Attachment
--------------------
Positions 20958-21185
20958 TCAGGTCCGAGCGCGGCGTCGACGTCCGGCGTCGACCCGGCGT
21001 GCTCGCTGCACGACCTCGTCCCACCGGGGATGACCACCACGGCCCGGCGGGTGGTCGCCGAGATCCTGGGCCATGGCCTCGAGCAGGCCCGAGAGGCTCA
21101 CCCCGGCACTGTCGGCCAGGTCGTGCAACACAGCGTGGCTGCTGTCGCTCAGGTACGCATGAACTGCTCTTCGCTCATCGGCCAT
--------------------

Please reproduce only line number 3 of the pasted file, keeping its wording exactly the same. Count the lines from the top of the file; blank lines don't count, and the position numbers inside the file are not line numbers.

21001 GCTCGCTGCACGACCTCGTCCCACCGGGGATGACCACCACGGCCCGGCGGGTGGTCGCCGAGATCCTGGGCCATGGCCTCGAGCAGGCCCGAGAGGCTCA